By David L. Brown
“Sustainable growth.” That’s been the mantra of economists and politicians throughout my lifetime and before. We have been instructed that any economy that is not growing is a sick economy. A society that is static is a dying society. The only values worth considering are “bigger” and “more.” Those concepts are the underlying foundations of the world in which we live, and they all answer to the demand for “sustainable growth.”
But here’s a news flash: That phrase is an oxymoron. That is, a self-contradictory statement. The word oxymoron comes from a Greek root meaning “pointedly foolish.” Here are some more examples to give you the flavor of what oxymorons are: “Deafening silence.” “Giant shrimp.” “Microsoft Works.” “Found missing.” “Genuine Imitation.” “Pretty Ugly.”
Get the idea? Oxymorons are statements that seem on the surface to make some kind of sense, but are in fact foolish and stupid. Why is what we call “sustainable growth” foolish? Simply because nothing can grow, and therefore be sustained, forever. Given time, everything comes to an end, perhaps even the Universe and certainly the baseball season, Indian Summer, puppy love and the rain in Spain. One can pretend to “sustain” a downhill course on a bicycle, but at the bottom of the hill that motion can no longer be sustained. Thus, it was not sustainable in the first place. Neither is economic growth.
But there is something even more foolish than the idea of maintaining “sustainable growth,” and that is to attempt to keep an economic model growing when its time has passed. The only reason we have been able to get this far down the road of never-ending growth is that things have a way of shifting and turning in new directions. That’s not exactly “sustainability,” but it keeps things from running into brick walls—as long as we let the change take place.
In the early 1930s in England, economists worried about the rapid expansion of the telephone business. More and more ordinary people were installing telephones. The trend was a line going aggressively up, Up, UP. And what conclusion did the economists draw from this? Why that by sometime in the 1950s every working girl in England would be a telephone operator. Hundreds of thousands of operators to connect calls for millions of English families and businesses.
Hmm, didn’t happen did it? Nor did the lack of operators prevent the telephone business from growing and growing. Sustainable? Well, certainly not in the model that was prevalent in the 1930s. It was something else that happened, not what was anticipated.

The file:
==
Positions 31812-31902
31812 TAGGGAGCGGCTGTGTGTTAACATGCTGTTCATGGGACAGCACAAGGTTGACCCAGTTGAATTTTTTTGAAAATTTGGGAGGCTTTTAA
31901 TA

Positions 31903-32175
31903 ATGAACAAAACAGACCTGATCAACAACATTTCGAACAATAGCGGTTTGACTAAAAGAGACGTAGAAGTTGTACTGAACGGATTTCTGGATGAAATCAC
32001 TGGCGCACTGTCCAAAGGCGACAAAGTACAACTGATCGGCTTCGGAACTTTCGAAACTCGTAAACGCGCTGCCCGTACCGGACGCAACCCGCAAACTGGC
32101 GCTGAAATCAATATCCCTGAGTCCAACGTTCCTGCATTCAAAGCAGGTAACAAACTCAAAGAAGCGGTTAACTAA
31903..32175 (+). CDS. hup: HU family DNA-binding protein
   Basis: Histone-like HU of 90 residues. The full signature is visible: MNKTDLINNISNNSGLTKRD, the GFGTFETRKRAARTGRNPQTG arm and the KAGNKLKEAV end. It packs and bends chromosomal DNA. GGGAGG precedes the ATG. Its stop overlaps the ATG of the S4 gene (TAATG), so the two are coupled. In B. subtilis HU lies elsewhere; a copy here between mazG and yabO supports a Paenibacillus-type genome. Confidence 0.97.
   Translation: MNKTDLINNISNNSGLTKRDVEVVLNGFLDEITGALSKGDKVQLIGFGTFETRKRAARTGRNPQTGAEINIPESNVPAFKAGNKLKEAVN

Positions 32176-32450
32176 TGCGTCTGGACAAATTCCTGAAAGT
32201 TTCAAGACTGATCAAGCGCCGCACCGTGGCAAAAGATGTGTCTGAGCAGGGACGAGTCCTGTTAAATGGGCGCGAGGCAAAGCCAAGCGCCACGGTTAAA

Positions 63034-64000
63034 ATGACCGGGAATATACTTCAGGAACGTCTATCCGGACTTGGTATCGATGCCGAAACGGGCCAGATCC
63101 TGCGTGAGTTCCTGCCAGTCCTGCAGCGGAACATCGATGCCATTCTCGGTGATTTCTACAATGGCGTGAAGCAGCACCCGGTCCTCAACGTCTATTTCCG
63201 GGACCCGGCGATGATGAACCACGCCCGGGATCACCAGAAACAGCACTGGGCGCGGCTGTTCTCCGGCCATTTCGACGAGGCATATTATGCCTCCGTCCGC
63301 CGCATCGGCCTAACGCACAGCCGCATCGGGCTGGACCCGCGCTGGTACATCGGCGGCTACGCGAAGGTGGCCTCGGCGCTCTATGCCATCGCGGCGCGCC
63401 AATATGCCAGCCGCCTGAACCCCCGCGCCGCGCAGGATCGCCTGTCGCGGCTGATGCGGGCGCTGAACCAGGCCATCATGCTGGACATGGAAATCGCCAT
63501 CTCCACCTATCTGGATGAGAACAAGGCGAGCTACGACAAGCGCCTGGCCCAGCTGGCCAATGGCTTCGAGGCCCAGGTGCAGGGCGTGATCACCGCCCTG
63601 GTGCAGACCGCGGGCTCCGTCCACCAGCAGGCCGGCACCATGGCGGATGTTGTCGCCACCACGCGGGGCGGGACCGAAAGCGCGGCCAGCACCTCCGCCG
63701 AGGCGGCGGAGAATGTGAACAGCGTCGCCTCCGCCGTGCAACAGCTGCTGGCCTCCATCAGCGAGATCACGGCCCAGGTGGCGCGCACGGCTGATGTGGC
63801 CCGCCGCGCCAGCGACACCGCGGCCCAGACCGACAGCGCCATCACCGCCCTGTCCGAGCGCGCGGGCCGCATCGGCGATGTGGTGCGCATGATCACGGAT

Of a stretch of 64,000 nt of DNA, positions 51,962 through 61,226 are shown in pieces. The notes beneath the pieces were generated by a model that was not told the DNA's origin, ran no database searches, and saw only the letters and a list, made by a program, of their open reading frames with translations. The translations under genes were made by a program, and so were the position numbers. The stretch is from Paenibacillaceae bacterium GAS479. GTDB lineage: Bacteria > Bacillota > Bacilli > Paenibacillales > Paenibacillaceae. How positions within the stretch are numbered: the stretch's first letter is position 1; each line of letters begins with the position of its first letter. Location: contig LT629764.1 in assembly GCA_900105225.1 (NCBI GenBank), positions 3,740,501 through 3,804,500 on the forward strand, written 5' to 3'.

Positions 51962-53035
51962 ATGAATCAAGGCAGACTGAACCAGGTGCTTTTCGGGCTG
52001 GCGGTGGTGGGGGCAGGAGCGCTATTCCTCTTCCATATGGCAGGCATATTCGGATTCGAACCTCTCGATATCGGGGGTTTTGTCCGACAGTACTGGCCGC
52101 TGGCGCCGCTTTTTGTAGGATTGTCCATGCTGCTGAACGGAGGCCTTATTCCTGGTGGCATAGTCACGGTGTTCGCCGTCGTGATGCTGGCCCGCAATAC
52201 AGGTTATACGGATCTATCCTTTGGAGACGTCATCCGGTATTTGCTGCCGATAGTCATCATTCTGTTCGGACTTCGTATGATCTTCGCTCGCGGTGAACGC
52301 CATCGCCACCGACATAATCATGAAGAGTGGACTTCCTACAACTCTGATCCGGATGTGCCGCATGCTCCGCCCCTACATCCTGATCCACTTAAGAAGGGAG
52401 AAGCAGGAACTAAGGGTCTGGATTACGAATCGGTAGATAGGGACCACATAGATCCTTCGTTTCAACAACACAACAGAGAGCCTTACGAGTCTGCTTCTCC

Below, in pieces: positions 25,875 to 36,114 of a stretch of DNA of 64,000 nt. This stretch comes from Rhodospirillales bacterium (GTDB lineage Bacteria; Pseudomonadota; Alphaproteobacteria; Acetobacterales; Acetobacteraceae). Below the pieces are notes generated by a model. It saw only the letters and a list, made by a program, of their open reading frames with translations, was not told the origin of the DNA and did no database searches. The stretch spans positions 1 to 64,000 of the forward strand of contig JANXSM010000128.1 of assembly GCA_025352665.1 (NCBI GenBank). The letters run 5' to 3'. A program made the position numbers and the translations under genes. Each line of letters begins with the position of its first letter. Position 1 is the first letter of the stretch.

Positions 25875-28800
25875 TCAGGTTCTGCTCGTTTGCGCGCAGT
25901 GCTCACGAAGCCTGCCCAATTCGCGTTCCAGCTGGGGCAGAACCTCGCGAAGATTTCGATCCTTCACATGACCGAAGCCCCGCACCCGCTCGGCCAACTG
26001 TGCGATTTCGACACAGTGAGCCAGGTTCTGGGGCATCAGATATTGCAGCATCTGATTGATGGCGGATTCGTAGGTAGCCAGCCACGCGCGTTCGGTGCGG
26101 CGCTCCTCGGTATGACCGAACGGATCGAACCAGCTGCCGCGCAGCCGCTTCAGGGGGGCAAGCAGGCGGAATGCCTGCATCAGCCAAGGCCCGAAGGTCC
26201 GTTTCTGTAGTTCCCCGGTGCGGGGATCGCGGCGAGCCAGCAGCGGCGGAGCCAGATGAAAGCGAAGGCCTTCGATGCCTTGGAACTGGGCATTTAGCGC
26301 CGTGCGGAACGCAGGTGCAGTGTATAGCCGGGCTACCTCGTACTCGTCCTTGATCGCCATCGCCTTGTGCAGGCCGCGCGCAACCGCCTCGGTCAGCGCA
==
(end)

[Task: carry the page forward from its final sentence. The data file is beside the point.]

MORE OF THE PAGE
And there’s the problem with trying to hold onto past models, to keep them growing, to “sustain” them even when their proper time has passed. Considering the number of telephones in the world today, and the enormous numbers of calls they handle, if we were still depending on operators to manually plug in each connection there probably would not be enough people in the entire world to do the job. Everyone would have to be a telephone operator, which means that no one would have time to make any phone calls or do anything else, so you can see that we have a serious paradox here, and paradoxes are the very stuff of which oxymorons are made.
So what’s my point? Well, we are experiencing a financial crisis in which those who are supposed to be our wise leaders (and you can add that to your collection of oxymorons) are determined to put things back the way they were. They want to “save” an auto industry that has outlived its time and needs to change to something else—but they want to save it not through change and evolution, but by sealing the old, worn-out business model in a bottle and preserving it in formaldehyde. In Detroit the auto business is still operating like operator-assisted calling, when it should have begun to embrace automatic switching decades ago.
Now I hear that the incoming administration and Congress are suggesting that we stimulate the economy by spending hundreds of billions or even trillions of dollars to re-build our roads and bridges. That’s not growth, that’s useless make-work and it would be an enormous mistake because that infrastructure should be replaced with new alternatives in keeping with future needs, not rebuilt in the old model of the past.
In the emerging world we will no longer have the urgent need to zoom all over the place in private automobiles built like space capsules. The automobile in its present form is on the way to becoming obsolete, and to invest in re-creating the infrastructure originally built to accommodate the auto would be a foolish mistake. Foolish, as in oxymoronic.
Instead we should be investing in building alternatives for the future. Things like light commuter rail, high speed rail for longer trips, heavy rail for freight. We need to build more and efficient airports including those suited to commuter travel in small, efficient planes. We need to establish infrastructure to provide electricity, or hydrogen, or whatever fuel sources are going to replace gasoline and diesel fuel. We need to build wind farms and solar arrays to provide, yes, sustainable energy sources.
The technology for remote work-at-home business models and teleconferencing are reducing the need for daily commuting and business travel. That trend is sure to continue, making future transportation needs much different. Twenty years from now there won’t be millions of cars and fleets of enormous diesel trucks zooming all across the landscape, so why should we replace our highways to prepare for that non-event? Especially when there is every reason to prepare for the real needs of our future society?